Best individual blog- Jen Robinson’s Book Page: Jen’s blog is amazing. She posts thoughtful, insightful reviews of many middle grade and YA books. And it that wasn’t enough, she also does the Kidlitosphere Round-up, Children’s Literacy and Reading News, and is the literacy evangelist for the Cybils. Her hard work exposes books to parents, teachers, librarians, and many others!
Best resource sharing blog- Two Writing Teachers: Stacey and Ruth are my own personal writing gurus. The minilessons they share are always inspiring and never fail to make me sit down and plan out my own version. They work hard to share new mentor texts and professional books with teachers while also writing their own book. Finally, they encourage their readers to write alongside their students and they provide memes as opportunities to do this. I love participating in their Slice of Life Tuesdays and Memoir Mondays!
Best teacher blog- The Book Whisperer: Donalyn Miller is the book whisperer; a teacher who can find the right book for any student in her classroom. Her blog is a veritable treasure trove of book recommendations, classroom experiences, and her own reading life. It should be required reading for any language arts or English teacher.
Best librarian / library blog- Heavy Medal: A Mock Newbery Blog: Every year I run a mock Newbery with my 6th grade students. That means I read, read, read. I love to talk about my reading with other adults who enjoy children’s literature and that is why Heavy Medal is one of my favorite blogs. Jonathan Hunt and Nina Lindsay do a phenomenal job posting thought-provoking questions about eligible titles and the conversations in the comments are almost scholarly. I always leave the blog feeling like I have learned so much about children’s literature.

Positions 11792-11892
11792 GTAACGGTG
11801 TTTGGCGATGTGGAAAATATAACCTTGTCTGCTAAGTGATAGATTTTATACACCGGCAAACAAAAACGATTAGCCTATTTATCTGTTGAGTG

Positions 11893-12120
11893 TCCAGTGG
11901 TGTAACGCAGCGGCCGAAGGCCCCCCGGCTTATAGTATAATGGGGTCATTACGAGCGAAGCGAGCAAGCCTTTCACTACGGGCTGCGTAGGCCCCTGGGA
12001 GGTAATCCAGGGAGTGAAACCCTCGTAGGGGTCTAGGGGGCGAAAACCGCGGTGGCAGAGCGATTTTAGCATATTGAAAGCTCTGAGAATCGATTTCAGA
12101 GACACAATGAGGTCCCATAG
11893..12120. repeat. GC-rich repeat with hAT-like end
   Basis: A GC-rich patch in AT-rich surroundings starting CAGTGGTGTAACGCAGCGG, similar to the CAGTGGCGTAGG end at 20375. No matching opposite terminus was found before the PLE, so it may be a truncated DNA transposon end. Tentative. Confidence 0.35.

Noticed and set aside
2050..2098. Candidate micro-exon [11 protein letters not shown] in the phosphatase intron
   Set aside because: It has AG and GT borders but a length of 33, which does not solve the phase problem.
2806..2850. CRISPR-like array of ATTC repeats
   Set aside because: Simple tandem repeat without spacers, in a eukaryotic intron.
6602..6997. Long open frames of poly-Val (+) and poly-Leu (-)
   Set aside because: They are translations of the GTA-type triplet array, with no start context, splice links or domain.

Filed under: community, kidlitosphere | Tagged: edublog awards | 2 Comments »
Posted on December 5, 2009 by thereadingzone
The Kind of Friends We Used to Be is one of those quiet, unassuming books that is constantly circulating in my classroom library. It is the sequel to The Secret Language of Girls, but it’s one of those sequels you can pick up and fall right into the story even without readind the first book.
Kate and Marylin were best friends, until they grew apart and had a falling out in 6th grade. Now in 7th grade, Marylin’s a middle school cheerleader on the bring of popularity and Kate is the artist, writing songs, playing guitar, and wearing combat boots around school. The two former best friends aren’t quite sure what they are now; they aren’t all-the-time best friends but they also don’t want to completely abandon each other.
As I mentioned earlier, this is a quiet book, the best kind of realistic fiction in the eyes of many of my girls. There is no huge fight, no major drama, no over-the-topness in this book. Instead, Marylin and Kate are slowly figuring out their place in middle school while also determining who they want to be as they grow up. I identified with both characters because they just seemed so real. Marylin isn’t some caricature of middle school popularity- she is a girl who wants to be popular but also realizes the pitfalls of that popularity. Kate isn’t some crazy rebel- she is a quiet girl unsure of her writing talent and aware that popularity isn’t for her.
Both girls also have family issues and they are beginning to grapple with boys. They find themselves at times drawn to the familiarity of their friendship with each other while at other times sure they are not longer meant to be friends. I really enjoyed this book and as I read at (during reading workshop), many of my girls commented about their love for it, too. It definitely resonates with my 6th graders!
*My own purchased copy. This is a Cybils nominee but all opinions are my own and do not reflect those of the panel.
Filed under: cybils, reviews | Tagged: cybils award nominees, middle school girl friendship stories, the kind of friends we used to be | 1 Comment »